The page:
Cover Freak is now three years old. Blogs grow up so fast. It’s been a weird and challenging year for me as I’m sure it’s been for many of you, but the blog and the conversations I’ve been able to have with my readers have been a consistent source of enjoyment.
Cover Freak is my hobby. It’s a hobby I share with the world without charge but there are expenses involved in maintaining the blog. That’s why I would like to call your attention to the top of the right column. There’s an obnoxious orange button there that says “Make A Donation” and I’d like you to consider doing so. Every year I get lots of messages from people who tell me how much they enjoy the blog. But every year I only get two donations and I’ve never gotten a donation from the U.S, where most of my readers live. That’s why I’m asking all my readers to please donate $1. It’s a modest donation, the cost of buying one song from iTunes and less than the cost of a cup of coffee or a pack of cigarettes. If you’re coming back here regularly I would hope that you’re getting a dollar’s worth of enjoyment out of the blog. If everybody who reads the blog would kick in a buck it would help me tremendously. Thanks in advance for your generosity.
And now the most notable songs from Cover Freak 2009.
Jacqui Naylor “Miss You” (Rolling Stones)
It’s strange how every new Stones album is hailed as their best since Some Girls. That album is just a cynical sellout to the disco that ruled the airwaves at the time. “Miss You” is a great example of a song that would have sunk without a trace if anybody else had recorded it. It’s a song that I have a deep and abiding hatred for. That’s why I love this cover so. Ms. Naylor’s treatment drips with menace and raw sexuality. It’s everything a great cover should be.
Kite “Breakfast In America” (Supertramp)
There aren’t a whole lot of Supertramp covers out there, probably because their songs are so intricately arranged. This version finds a great groove and periodically slaps you upside the head with some unexpected scratching.
The Jimmies “Chevy Van” (Sammy Johns)
I was in grade school when this song was a Top 40 radio hit. It had the kind of inoffensive melody that appealed to my tween sensibilities, even if I didn’t really understand what was going on inside that van. I can’t imagine any other explanation than payola for the widespread airplay of a song about picking up a hitchhiker, screwing her in the back of your van, and kicking her out in some podunk town.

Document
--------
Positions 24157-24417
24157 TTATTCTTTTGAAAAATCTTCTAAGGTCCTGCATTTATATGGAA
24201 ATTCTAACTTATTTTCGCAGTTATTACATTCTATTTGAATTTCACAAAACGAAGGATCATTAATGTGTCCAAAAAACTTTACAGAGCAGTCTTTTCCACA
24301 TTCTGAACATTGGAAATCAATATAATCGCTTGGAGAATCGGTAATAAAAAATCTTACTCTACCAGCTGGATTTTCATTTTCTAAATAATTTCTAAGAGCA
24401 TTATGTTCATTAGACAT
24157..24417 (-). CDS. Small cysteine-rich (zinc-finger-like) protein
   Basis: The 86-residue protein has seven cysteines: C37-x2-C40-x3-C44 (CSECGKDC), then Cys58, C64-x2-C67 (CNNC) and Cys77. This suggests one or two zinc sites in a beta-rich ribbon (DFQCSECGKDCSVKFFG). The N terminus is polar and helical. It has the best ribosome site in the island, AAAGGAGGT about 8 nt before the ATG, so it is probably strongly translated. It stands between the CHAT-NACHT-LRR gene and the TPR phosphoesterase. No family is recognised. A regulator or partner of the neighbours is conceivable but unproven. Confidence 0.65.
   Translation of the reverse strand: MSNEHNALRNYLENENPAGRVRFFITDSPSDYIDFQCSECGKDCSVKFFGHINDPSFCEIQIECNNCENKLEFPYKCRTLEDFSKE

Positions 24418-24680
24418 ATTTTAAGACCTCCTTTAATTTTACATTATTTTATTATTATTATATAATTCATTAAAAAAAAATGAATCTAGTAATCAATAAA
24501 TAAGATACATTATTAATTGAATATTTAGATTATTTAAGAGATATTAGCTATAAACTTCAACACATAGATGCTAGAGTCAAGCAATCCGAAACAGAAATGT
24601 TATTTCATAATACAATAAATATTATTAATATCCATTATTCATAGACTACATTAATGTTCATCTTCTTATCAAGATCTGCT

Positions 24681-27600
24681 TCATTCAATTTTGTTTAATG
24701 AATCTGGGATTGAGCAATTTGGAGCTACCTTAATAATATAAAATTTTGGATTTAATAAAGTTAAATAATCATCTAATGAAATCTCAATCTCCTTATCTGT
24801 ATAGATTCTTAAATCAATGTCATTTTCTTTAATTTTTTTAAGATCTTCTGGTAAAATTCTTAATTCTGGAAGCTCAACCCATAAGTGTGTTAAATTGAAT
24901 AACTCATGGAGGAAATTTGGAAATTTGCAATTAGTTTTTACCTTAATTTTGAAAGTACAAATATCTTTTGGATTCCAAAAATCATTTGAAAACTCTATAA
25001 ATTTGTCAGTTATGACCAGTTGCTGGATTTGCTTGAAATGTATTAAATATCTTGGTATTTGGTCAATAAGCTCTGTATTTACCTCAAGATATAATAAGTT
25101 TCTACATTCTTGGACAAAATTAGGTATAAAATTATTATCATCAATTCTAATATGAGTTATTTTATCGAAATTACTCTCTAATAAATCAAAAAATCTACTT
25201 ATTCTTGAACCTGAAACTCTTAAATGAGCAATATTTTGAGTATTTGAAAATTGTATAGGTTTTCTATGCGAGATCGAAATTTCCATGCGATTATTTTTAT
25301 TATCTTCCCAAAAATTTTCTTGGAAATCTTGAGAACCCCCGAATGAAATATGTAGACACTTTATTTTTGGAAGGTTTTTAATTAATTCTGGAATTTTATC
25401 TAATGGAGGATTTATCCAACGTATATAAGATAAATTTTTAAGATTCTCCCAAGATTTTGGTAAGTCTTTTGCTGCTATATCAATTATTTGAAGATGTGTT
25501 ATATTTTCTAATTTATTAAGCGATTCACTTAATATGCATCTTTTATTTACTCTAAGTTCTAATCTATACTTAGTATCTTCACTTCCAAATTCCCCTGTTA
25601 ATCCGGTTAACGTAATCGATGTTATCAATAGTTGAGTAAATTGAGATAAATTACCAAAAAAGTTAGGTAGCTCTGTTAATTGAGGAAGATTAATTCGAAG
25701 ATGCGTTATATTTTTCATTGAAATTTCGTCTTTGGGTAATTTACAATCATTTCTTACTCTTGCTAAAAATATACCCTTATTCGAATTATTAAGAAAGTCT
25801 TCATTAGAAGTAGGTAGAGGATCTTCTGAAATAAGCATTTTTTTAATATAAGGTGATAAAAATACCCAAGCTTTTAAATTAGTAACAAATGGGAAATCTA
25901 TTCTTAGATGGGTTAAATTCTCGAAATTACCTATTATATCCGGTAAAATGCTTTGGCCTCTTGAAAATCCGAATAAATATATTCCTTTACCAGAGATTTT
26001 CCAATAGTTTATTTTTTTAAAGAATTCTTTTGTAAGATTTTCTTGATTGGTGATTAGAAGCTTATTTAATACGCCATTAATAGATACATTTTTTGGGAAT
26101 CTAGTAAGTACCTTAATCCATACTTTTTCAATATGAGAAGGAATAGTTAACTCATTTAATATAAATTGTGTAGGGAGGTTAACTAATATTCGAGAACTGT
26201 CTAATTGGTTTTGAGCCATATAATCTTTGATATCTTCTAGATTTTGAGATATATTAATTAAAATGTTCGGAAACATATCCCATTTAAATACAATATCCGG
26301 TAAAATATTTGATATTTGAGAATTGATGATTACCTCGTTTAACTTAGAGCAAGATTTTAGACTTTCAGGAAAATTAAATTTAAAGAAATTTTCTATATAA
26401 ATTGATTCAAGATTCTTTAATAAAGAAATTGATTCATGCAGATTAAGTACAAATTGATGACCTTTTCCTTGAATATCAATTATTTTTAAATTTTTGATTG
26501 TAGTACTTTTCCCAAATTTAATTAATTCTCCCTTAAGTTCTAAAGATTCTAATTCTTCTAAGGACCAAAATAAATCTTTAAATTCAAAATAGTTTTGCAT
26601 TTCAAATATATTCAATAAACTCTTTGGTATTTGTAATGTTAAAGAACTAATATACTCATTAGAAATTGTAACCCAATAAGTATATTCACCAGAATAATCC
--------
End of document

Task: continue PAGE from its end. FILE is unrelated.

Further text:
The Bigfellas “Mr. Blue Sky” (Electric Light Orchestra)
The original version is famously cheerful, but every song sounds happy when it’s played on banjo and spoons. There are killer trumpet and harmonium solos in there too.
Kesang Marstrand “Say Say Say” (Paul McCartney and Michael Jackson)
When Michael Jackson died there were endless tributes and retrospectives. But this song was universally ignored. You even started hearing “Ben” on the radio, but not this. It’s like even the most hardcore Michael Jackson fans wish this song had never happened. Paul McCartney probably feels the same way. Which is why this heartfelt acoustic folk version is all the more impressive.
Beck “Leopard-Skin Pill-Box Hat” (Bob Dylan)
There are artists I like, artists I don’t like, and artists I’m indifferent to. Beck is none of the above. Some of his stuff leaves me completely cold and some of it speaks to some primal part of my soul. One Foot In The Grave is one of the greatest albums ever made. This song snapped my head around when I first head it on the Oscars broadcast and I became obsessed with finding out who performed it. I was glad but not surprised to discover it was Beck.
Makrosoft “I Will Survive” (Gloria Gaynor)
This one makes me laugh every time I hear it. It so perfectly emulates the theme song from a 1960s James Bond movie. If I had buckets of money I’d throw some at Sean Connery and get him to make one more Bond movie just so I could use this song in it.
Sleater-Kinney “More Than A Feeling” (Boston)
When I was in high school I owned the first two Boston albums. Eventually I didn’t need to own them anymore because all the songs from them were on the radio. Then I got sick of hearing them. Years later Sleater-Kinney stripped away the arena rock trappings of “More Than A Feeling” and boiled the song down to its essence. And I enjoyed hearing the song for the first time in thirty years or so.
The Magic Numbers “Crazy In Love” (Beyonce)
An acoustic guitar, a harmonium and fragile, earnest harmonies. What else could you possibly want from a pop song?
Dump “1999” (Prince)
Dump is an alias for Yo La Tengo bassist James McNew. This song comes from an album of lo-fi Prince covers that he put out in 2001.